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Philadelphia Joins Growing List of Governments Suing Over Opioid Crisis

philadelphia sues opioid makers over crisisPhiladelphia may be the sixth largest city in the nation, but it has the highest opioid overdose rate of all large cities in the United States. And, earlier this month, it took action against several companies for their roles in fueling what it believes has become a “public health nightmare.”

In a 160-page lawsuit filed in the Philadelphia Common Pleas Court, the City accuses a number of opioid manufacturers of using misleading marketing methods to push their products onto an unassuming public. These methods have, in turn, taken a bad situation, made it worse, and ultimately left the city holding the bill. The main purpose of the Philadelphia lawsuit is to recoup some of those costs; including the money it has spent in the treatment of addicts.

The city’s lawsuit sheds light on some incredibly sobering statistics. While only 4.6 percent of the global population, Americans account for 80% of overall opioid consumption. That consumption quadrupled from 1999 to 2010. By the end of that period, enough opioid prescriptions were being written – some 254 million – to keep every American adult fully medicated on opioids 24 hours a day, seven days a week for a full month.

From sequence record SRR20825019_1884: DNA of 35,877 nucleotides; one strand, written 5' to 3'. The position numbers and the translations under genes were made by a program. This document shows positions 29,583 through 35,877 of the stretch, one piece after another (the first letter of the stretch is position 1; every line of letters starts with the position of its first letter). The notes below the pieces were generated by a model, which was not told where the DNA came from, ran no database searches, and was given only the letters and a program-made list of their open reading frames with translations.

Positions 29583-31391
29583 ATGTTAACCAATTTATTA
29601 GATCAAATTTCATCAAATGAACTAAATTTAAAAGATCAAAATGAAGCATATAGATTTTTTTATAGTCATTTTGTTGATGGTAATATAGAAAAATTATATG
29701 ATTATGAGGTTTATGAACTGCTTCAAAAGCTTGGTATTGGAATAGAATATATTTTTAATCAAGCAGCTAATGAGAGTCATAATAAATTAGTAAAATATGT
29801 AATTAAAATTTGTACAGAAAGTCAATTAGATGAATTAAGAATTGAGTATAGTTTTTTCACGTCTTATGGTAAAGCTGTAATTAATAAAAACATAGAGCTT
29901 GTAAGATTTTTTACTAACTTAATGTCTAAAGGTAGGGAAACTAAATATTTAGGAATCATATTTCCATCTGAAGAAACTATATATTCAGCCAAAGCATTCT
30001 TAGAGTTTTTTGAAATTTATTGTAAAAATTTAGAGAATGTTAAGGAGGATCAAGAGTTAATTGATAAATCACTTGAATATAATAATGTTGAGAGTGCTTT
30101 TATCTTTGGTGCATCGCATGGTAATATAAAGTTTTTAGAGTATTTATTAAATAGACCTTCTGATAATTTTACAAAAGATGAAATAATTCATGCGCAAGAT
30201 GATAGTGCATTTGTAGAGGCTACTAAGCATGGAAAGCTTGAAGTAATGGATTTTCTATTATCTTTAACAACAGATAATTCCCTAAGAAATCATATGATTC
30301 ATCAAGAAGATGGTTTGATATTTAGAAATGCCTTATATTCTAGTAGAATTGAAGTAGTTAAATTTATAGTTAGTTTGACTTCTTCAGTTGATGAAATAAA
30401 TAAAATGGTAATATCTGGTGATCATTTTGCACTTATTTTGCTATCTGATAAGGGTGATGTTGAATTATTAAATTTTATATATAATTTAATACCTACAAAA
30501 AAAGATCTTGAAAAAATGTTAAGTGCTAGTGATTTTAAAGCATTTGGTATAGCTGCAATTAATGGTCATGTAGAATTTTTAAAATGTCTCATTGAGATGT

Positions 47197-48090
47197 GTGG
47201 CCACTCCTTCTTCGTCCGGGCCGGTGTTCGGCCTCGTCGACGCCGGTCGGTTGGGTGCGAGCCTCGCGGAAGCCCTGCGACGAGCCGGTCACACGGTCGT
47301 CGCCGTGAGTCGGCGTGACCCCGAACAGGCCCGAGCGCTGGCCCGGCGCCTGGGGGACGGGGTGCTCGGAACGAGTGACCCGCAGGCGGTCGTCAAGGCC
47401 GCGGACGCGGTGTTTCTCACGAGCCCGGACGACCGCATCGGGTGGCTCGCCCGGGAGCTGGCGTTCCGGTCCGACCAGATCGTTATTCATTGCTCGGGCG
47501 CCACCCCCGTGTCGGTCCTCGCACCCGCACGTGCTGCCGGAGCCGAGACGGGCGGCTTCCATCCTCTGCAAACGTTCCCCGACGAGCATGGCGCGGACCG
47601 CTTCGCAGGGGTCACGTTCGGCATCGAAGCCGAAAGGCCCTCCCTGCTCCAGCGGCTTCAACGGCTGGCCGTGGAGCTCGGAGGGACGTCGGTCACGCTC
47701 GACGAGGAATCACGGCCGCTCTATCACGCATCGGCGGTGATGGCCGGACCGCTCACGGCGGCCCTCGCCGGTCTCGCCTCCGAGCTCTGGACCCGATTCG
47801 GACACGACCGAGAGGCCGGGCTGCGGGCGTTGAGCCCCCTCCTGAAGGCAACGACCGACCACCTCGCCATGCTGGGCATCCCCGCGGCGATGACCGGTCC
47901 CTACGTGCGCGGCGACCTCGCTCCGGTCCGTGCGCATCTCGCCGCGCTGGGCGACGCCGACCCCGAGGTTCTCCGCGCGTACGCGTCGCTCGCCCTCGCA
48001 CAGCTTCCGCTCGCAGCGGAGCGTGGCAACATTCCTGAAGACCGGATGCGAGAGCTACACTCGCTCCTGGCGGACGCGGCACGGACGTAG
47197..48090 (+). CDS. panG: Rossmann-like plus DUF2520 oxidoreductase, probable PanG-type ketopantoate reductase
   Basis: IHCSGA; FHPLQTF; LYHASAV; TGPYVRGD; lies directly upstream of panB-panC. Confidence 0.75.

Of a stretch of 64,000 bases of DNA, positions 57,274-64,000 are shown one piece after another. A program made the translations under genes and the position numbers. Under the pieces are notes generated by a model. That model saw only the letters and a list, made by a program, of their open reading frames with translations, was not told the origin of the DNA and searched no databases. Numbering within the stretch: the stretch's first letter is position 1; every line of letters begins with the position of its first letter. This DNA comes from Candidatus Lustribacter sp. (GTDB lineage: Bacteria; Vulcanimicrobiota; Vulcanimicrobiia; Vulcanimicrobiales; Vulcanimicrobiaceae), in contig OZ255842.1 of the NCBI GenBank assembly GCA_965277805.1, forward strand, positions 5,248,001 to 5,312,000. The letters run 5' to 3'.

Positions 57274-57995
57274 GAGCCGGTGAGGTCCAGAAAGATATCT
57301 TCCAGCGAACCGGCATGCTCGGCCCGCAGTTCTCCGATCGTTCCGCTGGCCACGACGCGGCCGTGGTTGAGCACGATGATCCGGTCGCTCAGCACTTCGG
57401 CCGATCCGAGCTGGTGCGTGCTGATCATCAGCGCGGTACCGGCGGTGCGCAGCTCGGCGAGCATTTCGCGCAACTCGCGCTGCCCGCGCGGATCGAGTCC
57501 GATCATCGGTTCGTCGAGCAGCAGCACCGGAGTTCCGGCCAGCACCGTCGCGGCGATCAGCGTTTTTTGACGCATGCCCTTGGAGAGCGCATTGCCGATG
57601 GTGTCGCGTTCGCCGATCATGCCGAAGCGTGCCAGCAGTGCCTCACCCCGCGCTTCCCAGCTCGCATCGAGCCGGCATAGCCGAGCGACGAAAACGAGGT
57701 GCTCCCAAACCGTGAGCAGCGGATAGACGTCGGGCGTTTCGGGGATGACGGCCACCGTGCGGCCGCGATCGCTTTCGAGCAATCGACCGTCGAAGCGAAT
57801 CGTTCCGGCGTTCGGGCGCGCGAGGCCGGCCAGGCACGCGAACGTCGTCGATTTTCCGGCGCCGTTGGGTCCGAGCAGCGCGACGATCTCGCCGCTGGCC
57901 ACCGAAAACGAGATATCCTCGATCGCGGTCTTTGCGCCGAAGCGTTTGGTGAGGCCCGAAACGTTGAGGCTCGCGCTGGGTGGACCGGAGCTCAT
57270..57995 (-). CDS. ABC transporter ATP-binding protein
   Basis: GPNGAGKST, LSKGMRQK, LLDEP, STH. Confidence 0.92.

A survey conducted by the CIty of Philadelphia last year shows a population that is fully entrenched in the opioid epidemic. One-third of the city’s approximately 1.5 million people was estimated to have used a prescription opioid in the past 12 months. Only 19 percent of those had obtained the pills through means other than their health care provider.

The city believes that it can provide numerous examples of cases of drug companies misleading the public over the safety of their drugs. Examples include the use of “front groups,” as well having “commissioned, edited, and arranged for the placement of misleading favorable articles in academic journals.”

“This epidemic can be traced back to the defendants’ false and deceptive marketing to doctors and the public that these drugs are safe and effective for the daily treatment of long-term chronic pain,” says CIty Solicitor Sozi Pedro Tulante. Tulante clarifies that while the lawsuit is not meant to “demonize” the healthcare industry or the drug manufacturers operating within it, there was a desire to “follow the facts and see if there was any violations of law.”

The pharmaceutical companies named in the suit include Allergan, Cephalon, Teva Pharmaceuticals, Endo Health Solutions and Endo Pharmaceuticals, Janssen Pharmaceuticals, Johnson & Johnson, Purdue Pharmaceuticals LP, Purdue Pharmaceuticals Inc., and Purdue Frederick Co. Inc.